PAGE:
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What should I know before I begin

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#1 Sanc6   Members   


Posted 28 November 2012 - 12:47 AM

Hello. New here. I've been looking around a bit and I've found a lot of information about what games or languages to start with. My question here is for someone who has basic programming experience what concepts are good to know or brush up on before you begin jumping into game development. I ask this both for myself and for future beginners. What math concepts, data structures, etc are good for any hopeful developer to be familiar with? Is knowledge of design documents helpful? Hopefully we can put together a good list. (And then I can go study up - it's been nearly 5 yrs since I really coded anything) Thank you in advance for all your help and input.

#2 3Ddreamer   Members   


Posted 28 November 2012 - 01:36 AM

Hello, Sanc6

All that is determined on concept and function needs of a particular game. It is possible (in theory) to make a game with no math or much math. Data structures vary from embedded in the spaghetti game source code of a hobbyist to the highly specialized and customized ones of complex advanced games.

The first thing to do for a fresh beginner is to make 5 to 10 simple console applications such as "Hello World", simple data base, letter display application, simple text editor, and so forth. All the things which you learn in them will be used eventually in your programming occupation.

Next, progress starting with simple games in one of the easier languages for beginners such as C# or Python which have great software development environment and community support. Look at Java, C, Ruby, Lua, and others, too.

About 5 to 10 of these simple games like these should be finished well, modified, and improved to your custom liking:

Crossword Puzzle
Pac Man
Donkey Kong
Mario Brothers
...and any other game which is considered relatively simple by today's standards.

Read books and online tutorials in your language and program development environment, asking for help in forums from time to time.

You can not make any money on copyright games without permission but they are great examples of basic things which must be learned first to grow into a fluent game developer. There are some open source games were you could make some money, but always check the licenses of everything you use.

There really are relatively few shortcuts in programming in general, but instead climb that mountain step by step and you will reach your peak.


Edited by 3Ddreamer, 28 November 2012 - 01:41 AM.

Personal life and your private thoughts always effect your career. Research is the intellectual backbone of game development and the first order. Version Control is crucial for full management of applications and software.  The better the workflow pipeline, then the greater the potential output for a quality game.  Completing projects is the last but finest order.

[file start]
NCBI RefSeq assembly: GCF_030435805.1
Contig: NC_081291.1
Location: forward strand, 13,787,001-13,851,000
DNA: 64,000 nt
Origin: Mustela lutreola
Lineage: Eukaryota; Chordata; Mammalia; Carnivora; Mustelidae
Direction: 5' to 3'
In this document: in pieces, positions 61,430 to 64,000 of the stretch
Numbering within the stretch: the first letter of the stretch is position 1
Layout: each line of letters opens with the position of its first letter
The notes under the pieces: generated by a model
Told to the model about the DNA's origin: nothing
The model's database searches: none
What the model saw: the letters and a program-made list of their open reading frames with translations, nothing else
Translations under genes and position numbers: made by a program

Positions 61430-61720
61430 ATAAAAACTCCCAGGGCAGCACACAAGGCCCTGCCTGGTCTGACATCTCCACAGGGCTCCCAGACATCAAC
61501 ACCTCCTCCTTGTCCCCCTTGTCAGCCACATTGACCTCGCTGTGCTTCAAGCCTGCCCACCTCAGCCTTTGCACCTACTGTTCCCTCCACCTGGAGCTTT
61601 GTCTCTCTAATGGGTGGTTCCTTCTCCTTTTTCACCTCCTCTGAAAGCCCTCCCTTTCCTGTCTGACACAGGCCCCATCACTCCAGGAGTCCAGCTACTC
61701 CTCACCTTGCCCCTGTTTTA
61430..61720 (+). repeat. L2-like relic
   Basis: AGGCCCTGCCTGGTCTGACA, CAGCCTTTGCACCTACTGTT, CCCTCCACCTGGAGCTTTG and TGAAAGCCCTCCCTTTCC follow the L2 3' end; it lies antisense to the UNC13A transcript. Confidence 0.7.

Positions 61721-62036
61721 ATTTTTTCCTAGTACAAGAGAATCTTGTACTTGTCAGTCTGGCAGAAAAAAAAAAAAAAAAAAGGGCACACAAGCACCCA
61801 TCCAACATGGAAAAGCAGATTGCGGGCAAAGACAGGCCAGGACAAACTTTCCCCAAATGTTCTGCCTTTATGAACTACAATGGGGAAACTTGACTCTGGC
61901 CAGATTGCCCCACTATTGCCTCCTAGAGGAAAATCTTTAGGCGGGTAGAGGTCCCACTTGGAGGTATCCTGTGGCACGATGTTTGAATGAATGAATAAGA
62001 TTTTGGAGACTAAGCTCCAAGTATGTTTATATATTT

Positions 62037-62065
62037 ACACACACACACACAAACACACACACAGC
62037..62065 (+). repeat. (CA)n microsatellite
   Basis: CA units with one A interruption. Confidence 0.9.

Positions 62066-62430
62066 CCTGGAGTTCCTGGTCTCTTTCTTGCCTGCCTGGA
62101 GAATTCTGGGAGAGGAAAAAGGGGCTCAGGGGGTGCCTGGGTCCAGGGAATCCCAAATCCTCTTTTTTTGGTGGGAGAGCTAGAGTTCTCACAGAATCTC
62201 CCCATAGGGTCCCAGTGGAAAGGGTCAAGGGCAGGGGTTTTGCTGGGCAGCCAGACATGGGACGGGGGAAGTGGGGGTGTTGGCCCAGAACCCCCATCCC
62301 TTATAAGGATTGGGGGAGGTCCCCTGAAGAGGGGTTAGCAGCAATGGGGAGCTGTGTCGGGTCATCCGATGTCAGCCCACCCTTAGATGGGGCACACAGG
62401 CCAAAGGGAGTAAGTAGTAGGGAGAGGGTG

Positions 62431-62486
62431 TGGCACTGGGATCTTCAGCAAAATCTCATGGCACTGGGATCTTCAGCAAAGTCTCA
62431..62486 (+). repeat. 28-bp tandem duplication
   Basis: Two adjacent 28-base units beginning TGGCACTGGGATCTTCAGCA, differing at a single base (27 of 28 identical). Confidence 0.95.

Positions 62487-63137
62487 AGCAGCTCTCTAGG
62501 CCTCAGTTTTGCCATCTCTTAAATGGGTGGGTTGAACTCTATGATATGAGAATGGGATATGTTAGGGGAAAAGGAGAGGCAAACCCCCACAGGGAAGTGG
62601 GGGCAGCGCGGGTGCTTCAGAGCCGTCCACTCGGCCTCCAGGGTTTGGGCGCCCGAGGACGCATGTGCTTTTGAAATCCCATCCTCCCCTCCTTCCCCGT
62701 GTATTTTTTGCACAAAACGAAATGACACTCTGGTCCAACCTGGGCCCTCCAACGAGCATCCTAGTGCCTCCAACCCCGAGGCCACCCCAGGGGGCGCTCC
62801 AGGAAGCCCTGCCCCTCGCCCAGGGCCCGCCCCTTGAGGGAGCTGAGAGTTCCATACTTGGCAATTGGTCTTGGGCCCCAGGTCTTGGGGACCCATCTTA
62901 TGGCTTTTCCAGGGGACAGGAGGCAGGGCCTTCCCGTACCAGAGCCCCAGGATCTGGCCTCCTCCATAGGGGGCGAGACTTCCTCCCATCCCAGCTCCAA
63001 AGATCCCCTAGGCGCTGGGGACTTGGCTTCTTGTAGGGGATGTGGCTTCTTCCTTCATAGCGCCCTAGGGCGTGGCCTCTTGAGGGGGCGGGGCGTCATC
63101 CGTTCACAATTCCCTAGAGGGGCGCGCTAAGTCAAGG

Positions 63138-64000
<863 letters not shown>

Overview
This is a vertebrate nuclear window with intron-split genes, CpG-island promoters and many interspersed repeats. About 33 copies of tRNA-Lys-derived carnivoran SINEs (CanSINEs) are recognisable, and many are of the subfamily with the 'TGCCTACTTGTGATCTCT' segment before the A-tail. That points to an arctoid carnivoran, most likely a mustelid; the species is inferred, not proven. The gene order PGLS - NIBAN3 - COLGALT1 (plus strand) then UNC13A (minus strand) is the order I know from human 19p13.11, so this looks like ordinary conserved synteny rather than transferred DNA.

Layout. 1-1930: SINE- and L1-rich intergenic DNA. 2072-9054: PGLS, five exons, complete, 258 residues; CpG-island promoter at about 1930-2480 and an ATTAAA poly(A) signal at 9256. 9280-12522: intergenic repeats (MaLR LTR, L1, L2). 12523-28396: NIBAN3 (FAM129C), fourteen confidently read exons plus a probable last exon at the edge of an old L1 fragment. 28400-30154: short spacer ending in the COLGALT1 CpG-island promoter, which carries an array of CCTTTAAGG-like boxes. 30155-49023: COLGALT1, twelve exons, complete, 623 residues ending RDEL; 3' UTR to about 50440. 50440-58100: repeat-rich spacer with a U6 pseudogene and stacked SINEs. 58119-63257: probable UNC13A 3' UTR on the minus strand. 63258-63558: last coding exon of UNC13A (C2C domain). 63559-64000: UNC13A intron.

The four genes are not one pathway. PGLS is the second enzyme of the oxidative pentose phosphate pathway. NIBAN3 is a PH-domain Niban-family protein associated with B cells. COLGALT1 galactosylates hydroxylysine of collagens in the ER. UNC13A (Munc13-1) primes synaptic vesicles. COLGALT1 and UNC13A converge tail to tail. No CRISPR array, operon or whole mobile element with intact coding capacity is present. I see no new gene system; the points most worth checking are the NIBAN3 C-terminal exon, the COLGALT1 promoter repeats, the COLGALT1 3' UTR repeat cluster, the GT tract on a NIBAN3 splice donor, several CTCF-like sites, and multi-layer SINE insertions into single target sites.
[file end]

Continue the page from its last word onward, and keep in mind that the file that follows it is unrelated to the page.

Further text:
by Clinton, 3Ddreamer

#3 Haps   Members   


Posted 28 November 2012 - 02:03 AM

Not that I'm trying to push this particular language on you, but if you check RB Whitaker's C# tutorials you can see a good progression of concepts to learn before starting game development. I'd check for similar resources for whatever language interests you and try to tackle them in relatively the same order. (If the language supports it)

And it doesn't hurt to brush up if you know some of it already!

#4 Goran Milovanovic   Members   


Posted 28 November 2012 - 12:25 PM

I have a Python video tutorial series that covers the development of a simple memory match game, from start to finish. You can watch it here http://www.youtube.com/playlist?list=PLDFB7FFF90EE6F0C1


| Game Dev video tutorials  ->   http://www.youtube.com/goranmilovano |

#5 Sanc6   Members   


Posted 30 November 2012 - 02:41 AM

Thank you for your responses. I will look into all of this information and get started on the basics right away.

#6 Celiasson   Members   


Posted 30 November 2012 - 05:46 AM

Something you should look in to eventually is designing as well. Patterns and stuff like that. It might not be at a truly beginner stage, but once you can make those games posted by 3Ddreamer I would recommend that you do them again and try to design them as efficiently as you can. It might be a bit boring, but would really pay off when you advance to more complicated games.

The math is not really needed. If you need math somewhere and you need to do it yourself then you will pick that up when you search forums for it. I think that would suffice.

Nice list :D good luck!

Edited by PwFClockWise, 30 November 2012 - 07:48 AM.

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